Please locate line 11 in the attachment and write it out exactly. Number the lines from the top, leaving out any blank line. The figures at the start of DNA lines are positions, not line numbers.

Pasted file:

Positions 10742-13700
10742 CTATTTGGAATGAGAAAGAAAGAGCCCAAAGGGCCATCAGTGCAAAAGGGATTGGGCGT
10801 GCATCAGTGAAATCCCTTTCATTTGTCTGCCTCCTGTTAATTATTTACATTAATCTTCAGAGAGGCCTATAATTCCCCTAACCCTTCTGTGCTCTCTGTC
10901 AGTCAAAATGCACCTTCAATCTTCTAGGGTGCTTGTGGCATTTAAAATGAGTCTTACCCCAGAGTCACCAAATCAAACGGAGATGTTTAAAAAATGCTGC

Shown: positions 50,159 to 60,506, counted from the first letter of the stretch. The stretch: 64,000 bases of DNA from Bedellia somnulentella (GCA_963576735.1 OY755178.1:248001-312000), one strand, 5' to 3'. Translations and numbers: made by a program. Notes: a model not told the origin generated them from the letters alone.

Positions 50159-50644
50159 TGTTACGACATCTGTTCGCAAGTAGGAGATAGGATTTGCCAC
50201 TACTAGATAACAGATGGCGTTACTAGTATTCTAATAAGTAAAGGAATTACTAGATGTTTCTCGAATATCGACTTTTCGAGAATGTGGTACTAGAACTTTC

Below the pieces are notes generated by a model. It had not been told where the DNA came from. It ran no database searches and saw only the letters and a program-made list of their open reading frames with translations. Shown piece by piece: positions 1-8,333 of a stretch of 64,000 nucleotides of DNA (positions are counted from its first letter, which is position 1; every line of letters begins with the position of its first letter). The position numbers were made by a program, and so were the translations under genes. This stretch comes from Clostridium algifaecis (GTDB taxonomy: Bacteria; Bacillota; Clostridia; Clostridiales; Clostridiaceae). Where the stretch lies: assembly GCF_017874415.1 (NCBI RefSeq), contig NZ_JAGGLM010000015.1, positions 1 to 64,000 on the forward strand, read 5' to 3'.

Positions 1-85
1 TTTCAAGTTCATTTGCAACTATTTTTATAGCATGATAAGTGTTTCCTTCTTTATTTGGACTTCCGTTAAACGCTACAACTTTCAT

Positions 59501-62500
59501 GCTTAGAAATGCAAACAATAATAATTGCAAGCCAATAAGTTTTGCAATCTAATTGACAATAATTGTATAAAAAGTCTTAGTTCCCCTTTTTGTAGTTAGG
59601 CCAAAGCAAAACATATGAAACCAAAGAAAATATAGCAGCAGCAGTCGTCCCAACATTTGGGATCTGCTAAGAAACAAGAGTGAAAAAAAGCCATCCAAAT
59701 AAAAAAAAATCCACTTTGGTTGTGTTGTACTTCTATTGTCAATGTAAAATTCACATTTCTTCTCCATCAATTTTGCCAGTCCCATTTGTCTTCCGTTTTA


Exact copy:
1 TTTCAAGTTCATTTGCAACTATTTTTATAGCATGATAAGTGTTTCCTTCTTTATTTGGACTTCCGTTAAACGCTACAACTTTCAT